“Children of older fathers ‘more likely to die early’” is the headline in the Daily Mail today. Children of older fathers “are almost twice as likely to die before adulthood” warns the newspaper, reporting the results of a study in more than 100,000 children that showed that those born to fathers over 45 years old were less likely to live to be 19 than those born to men in their late 20s.
The newspaper story is based on a study of children born to parents of different ages. The study suggests a link between the age of the father and death due to some causes but not others, though the overall number of deaths recorded is small. As with all cohort studies, the question is whether the researchers have taken into account all other factors that could be responsible for any association seen. In this particular study, no adjustment was made for the health of the mother, and this could have had a large effect on child mortality.
Dr Jin Liang Zhu and colleagues from the University of Aarhus in Denmark and the School of Public Health at the University of California in Los Angeles carried out this research. The study was funded by grants from the Danish National Research Foundation and was published in the (peer-reviewed) medical journal: European Journal of Epidemiology .
The study was a retrospective cohort study of couples with their first child, in which researchers were investigating the link between the age of the father and child mortality while adjusting for other factors that may have an effect, such as the age of the mother and socioeconomic factors.
The researchers used the Danish Fertility database (which holds data for all individuals in Denmark aged over 11 years old) to identify four different groups of couples with their first child. The first group consisted of all families recorded in the database where both members of the couple were aged over 35 at the time their child was born; the second group was all couples where fathers were over 35 years but with mothers younger than 30; the third group was of all mothers over 35 with fathers younger than 30; and the fourth group was a random sample from the database of parents who were both under 30 years old when their child was born.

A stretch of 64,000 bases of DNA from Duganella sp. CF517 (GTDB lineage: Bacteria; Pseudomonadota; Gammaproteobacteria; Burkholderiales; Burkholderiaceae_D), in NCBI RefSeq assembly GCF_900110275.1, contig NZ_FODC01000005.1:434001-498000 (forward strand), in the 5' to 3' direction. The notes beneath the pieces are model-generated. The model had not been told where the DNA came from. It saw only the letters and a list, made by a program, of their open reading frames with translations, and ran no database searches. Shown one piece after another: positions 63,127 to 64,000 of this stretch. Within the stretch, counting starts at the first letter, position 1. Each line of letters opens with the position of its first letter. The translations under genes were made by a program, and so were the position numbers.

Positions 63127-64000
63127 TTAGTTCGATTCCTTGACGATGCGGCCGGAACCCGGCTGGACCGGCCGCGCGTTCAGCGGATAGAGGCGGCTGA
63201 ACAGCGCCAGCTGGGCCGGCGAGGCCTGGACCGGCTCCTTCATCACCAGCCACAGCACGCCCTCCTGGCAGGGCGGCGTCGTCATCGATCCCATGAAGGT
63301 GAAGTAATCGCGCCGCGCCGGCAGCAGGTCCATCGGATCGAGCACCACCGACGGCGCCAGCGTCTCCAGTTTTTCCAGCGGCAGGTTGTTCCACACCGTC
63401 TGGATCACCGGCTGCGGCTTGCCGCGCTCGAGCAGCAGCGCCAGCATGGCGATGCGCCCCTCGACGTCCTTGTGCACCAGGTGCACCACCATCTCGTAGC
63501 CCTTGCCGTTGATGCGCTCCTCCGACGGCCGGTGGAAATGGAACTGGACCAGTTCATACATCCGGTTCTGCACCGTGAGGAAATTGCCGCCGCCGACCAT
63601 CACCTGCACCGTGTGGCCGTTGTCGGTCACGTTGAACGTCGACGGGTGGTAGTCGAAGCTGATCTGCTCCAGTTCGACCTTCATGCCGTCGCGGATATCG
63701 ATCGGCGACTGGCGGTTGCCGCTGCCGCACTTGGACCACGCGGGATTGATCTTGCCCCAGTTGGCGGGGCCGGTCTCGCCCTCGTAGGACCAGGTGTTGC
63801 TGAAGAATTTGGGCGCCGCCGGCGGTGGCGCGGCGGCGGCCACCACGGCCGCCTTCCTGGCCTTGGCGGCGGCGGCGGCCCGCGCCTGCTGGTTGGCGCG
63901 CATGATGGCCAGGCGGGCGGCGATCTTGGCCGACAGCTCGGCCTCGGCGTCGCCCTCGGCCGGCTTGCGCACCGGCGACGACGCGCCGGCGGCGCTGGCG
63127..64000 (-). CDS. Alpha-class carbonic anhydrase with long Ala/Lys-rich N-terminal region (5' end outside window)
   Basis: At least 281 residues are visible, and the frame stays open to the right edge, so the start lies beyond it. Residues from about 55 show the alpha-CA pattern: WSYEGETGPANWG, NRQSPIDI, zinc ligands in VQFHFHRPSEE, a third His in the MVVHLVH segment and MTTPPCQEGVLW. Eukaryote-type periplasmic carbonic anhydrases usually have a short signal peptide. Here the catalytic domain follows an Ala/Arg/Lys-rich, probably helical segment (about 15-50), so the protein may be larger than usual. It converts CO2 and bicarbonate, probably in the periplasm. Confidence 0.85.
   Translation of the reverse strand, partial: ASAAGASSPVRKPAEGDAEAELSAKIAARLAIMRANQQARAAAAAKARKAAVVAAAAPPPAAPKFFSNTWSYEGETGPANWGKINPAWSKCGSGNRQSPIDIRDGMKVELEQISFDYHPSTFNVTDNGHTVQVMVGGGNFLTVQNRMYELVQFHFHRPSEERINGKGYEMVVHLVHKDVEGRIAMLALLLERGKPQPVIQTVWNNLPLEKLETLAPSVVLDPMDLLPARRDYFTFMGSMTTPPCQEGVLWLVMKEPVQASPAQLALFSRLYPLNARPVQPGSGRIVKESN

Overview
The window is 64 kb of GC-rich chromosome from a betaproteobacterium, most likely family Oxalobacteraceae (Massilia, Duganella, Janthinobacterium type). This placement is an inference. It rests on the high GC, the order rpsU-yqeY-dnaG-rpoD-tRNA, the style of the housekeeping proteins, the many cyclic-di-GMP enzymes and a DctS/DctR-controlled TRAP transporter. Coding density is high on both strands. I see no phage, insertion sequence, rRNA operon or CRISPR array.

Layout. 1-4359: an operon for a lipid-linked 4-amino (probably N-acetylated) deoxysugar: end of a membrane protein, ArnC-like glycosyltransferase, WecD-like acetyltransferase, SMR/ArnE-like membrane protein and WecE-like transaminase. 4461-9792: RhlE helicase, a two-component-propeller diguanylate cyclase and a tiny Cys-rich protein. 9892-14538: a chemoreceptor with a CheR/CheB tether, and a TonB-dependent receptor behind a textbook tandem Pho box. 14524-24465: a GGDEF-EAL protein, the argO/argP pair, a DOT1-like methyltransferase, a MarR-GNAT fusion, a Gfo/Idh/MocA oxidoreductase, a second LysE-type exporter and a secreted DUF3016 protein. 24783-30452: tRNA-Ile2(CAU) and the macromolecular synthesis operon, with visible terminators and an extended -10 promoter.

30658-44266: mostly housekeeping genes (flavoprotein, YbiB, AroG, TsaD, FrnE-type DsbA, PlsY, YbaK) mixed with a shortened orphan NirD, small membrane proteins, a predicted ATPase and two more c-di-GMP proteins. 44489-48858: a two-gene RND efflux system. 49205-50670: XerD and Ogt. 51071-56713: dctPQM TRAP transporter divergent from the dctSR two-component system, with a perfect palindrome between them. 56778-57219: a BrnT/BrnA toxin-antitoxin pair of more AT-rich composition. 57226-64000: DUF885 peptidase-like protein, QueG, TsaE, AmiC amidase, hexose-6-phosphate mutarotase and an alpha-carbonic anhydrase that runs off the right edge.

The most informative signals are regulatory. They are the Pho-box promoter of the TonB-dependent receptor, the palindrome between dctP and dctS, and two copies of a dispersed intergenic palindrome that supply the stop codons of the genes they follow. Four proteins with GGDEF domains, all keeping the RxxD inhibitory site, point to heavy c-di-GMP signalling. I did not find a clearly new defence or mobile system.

The researchers collected data about death of the children by linking them to the Register of Causes of Death. This was possible because all children in Denmark are assigned a unique registration number when they are born. For the purposes of this study, causes of death were recorded as perinatal (around the time of birth), due to congenital malformation, ill-defined, due to injury or poisoning, or due to other diseases. The researchers assessed the link between paternal age category (15–24 years, 25–29 years, 35–39 years, 40–44 years, 45+ years) and risk of death using the parental age group 25–29 years as the reference point (i.e. comparing rates of death in other groups to this one). They also analysed the data according to age at death. They took into account other factors that may have played a part, including maternal age, how many other children there were, maternal and paternal education, income, country of origin and year. To investigate the cause of death after birth, the researchers excluded children with congenital malformations, and only included those who had a healthy birthweight (2,500g or more), or those that were born at or after 37 weeks.
The researchers followed up 102,879 children for up to 18 years. During this time, 831 children died (601 of them under one year old). When taking into account other factors, children born to older fathers (over 45 years) had a higher rate of death than children born to fathers aged between 25 and 29 years old.
This pattern did not change depending on the age of the child’s death (i.e. before one year old or between one and 18 years old). When the researchers explored this association by cause of death, they found that paternal age was linked to death due to congenital malformations (physical abnormalities in children at birth), and death due to injury or poisoning.
The researchers conclude that they have found an association between advanced paternal age and death due to congenital malformation, and due to injury or poisoning. They are cautious to point out that the results may be due to unmeasured factors that they have not adjusted for. They say that the findings should be weighed up against socioeconomic advantages for children born to older fathers.
As with all cohort studies, the problem comes when controlling for other factors that may affect the outcome. The researchers have taken into account some of the factors, but others have not been considered, such as maternal health, which may have a large effect on the risk of death, particularly before the age of one year. The researchers say that their findings add to a growing body of evidence that advanced paternal age has negative effects during reproduction.
As an older father myself I wondered what would I have done had I known this but I can’t think what I would have done differently.